Note to the colleague who wrote me. I lost your email! You asked excellent questions about the post Classical Statistics Has Outlived Its Usefulness: Here’s The Fix, which I meant to answer, only now I can’t find the email, even in trash. I am terrible with emails and names and always behind. If you read this, please email again, and apologies.
Going to start with something that will at first seem random. But stick with me.
Lithium is a known anti-depressant, and has been associated with a lowered risk of suicide and increased docility. Suicide is undesirable, while docility, especially in the time of occult white supremacy, is desirable. Therefore, lithium should be pumped into all municipal water supplies.
Make sense to you? No?
What if an “expert” said it? It is convincing then? Still no? What if that expert, a genuine expert with a credentialed certification in expertology, is employed by the mighty United States government?
All right, hold that in mind and let’s move to the next random argument.
The odds of winning the jackpot in an average Las Vegas slot machine is about 1 in 49,836,032. Call it 1 in 50 million for ease. These numbers are true and reliable. Winning the jackpot is desirable.
Therefore, the government should mandate each American citizen (people who broke the law to come here are excused), once a week, bet a minimum of $1,000 on slots, as replacement for Social Security.
This one make sense? Same modifier as before: this is expert opinion. You going along?
Now let’s move from these two seemingly random arguments to one with which you are more familiar.
The risk of dying with, and not necessarily from, coronadoom for those under 44 years old is no higher than 0.0001700, and indeed is much lower the younger one is. The risk of dying from something other than coronadoom for the same age cut off is at least more than 14 times higher, at 0.00240.
Therefore, you should not be allowed outside without a mask, potentially forever, and you can’t go to your “non-essential” job, either, also potentially forever, because you might die with, and not necessarily from, coronadoom.
Before you scoff about that “forever”, thinking it satire or a bit of fun hyperbole, read this article about an crazed expert embedded in the UK’s grossly inaptly named SAGE group. This professor John Edmunds said face masks might have to be worn forever.
Not just face masks forever, but other restrictions, too, such as the Rule of Six, which allows police to arrest or disperse groups of more than six. Why not seven? The science is too complex for you to understand.
Here is the point of these seemingly disparate arguments.
It does not follow that because lithium might lower the risk of suicide and increase docility that everybody should be forced to take it. It does not follow lithium (or soma) should be mandatory even if experts, yea, even government experts, decide it is a good idea.
Experts, incidentally, did decide lithium in water supplies is a good idea. It hasn’t caught on with governments or the public yet, but only because they haven’t worked themselves into a sufficiently fearful state over suicides or the presence of the non-docile.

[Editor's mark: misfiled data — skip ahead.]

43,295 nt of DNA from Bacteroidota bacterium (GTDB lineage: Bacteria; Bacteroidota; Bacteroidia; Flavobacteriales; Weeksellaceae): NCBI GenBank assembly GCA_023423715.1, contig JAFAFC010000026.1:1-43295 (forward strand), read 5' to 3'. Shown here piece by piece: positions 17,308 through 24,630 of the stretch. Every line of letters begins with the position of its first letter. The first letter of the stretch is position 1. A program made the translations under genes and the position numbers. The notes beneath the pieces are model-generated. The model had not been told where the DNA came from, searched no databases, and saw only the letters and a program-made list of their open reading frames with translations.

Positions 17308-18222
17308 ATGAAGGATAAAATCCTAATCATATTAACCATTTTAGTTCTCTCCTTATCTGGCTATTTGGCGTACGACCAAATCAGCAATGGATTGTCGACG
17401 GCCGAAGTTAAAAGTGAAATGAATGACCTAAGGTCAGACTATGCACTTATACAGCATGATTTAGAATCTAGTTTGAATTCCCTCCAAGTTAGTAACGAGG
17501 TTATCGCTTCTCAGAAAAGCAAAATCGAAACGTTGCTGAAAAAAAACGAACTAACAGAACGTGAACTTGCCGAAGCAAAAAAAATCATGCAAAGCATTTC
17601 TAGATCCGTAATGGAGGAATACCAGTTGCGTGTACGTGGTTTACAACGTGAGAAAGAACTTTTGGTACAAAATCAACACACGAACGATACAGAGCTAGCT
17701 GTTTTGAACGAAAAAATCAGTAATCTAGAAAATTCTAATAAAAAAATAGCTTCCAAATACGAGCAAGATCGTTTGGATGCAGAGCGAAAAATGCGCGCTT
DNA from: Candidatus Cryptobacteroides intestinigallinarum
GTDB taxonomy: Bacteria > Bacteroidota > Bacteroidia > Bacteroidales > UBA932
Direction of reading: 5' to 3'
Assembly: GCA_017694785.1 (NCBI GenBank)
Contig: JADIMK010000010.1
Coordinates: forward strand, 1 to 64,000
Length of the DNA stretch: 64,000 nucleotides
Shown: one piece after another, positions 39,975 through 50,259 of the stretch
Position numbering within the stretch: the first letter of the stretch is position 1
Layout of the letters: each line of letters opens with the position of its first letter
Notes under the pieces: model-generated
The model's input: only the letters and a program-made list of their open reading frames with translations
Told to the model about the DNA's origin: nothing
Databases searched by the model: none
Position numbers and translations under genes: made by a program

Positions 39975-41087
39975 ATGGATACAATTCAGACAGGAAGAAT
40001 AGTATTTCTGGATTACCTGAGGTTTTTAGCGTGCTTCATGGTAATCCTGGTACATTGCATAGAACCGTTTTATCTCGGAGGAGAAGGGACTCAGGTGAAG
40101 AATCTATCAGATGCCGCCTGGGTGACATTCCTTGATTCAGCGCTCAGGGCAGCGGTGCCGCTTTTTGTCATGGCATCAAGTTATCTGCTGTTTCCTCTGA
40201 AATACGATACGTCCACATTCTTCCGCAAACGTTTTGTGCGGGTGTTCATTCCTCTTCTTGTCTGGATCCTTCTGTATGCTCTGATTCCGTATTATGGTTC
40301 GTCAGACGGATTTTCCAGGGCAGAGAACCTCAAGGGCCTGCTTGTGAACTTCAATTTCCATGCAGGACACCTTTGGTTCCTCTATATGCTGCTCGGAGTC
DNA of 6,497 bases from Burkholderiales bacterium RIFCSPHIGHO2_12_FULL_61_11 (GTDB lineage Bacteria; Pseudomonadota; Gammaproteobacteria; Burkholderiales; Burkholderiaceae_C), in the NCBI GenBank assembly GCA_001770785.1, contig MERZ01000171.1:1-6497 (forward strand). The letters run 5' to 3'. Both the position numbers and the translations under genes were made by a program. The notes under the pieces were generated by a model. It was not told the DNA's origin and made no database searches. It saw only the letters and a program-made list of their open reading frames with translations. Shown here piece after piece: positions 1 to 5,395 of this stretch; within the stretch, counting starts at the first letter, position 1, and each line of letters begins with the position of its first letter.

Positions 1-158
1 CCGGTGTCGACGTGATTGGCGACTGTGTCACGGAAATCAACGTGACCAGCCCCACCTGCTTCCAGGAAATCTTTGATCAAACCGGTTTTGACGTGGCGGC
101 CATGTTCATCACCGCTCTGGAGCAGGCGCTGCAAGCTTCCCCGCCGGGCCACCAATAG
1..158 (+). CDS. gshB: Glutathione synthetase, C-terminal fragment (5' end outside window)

No act follows from knowing a “risk” or a probability, such as winning a jackpot or dying from a disease. Just because winning a jackpot is good does not mean betting is. And just because dying from a disease is bad, it does not mean removing liberties to avoid it is good.
This point was made in more depth earlier in this article about Scott Alexander’s Bayesian Rationality.
Experts do not know what I have just told you.
Experts have decided that since they know more about facts, like how lithium causes docility, that they therefore get to decide on the morality and propriety of any and all acts based on these facts.
Even if we grant experts their claims of knowledge—a generous and absurd admission—it just does not follow that experts know best about what to do. About anything.
Because a doctor says you might have a malady, it doesn’t mean the treatment the doctor recommends must be followed. The horrors of the treatment, to you and which the doctor will not suffer, may outweigh the chance the malady strikes you. Or you may prefer the suffering due to the disease over the pain and expense caused by the treatment.
What is important to a doctor is not necessarily important to you. The doctor doesn’t want to be sued for malpractice, or must follow a rigid protocol, and is over-cautious. And, as said, he doesn’t have to suffer the decisions he makes for you. You do.
In decision analysis we say the doctor’s loss function is not the same as yours. The consequences of actions don’t carry the same weight for everybody. But we now pretend they do. Because experts.
We used to know all these things. We don’t anymore.
Now we have experts who say idiotic insane things like we have to wear masks forever. Pronouncements which we have to pretend to take seriously because the expert is in government employ.
This expert won’t be tarred and feathered, or even laughed into oblivion. He’ll almost surely be promoted.
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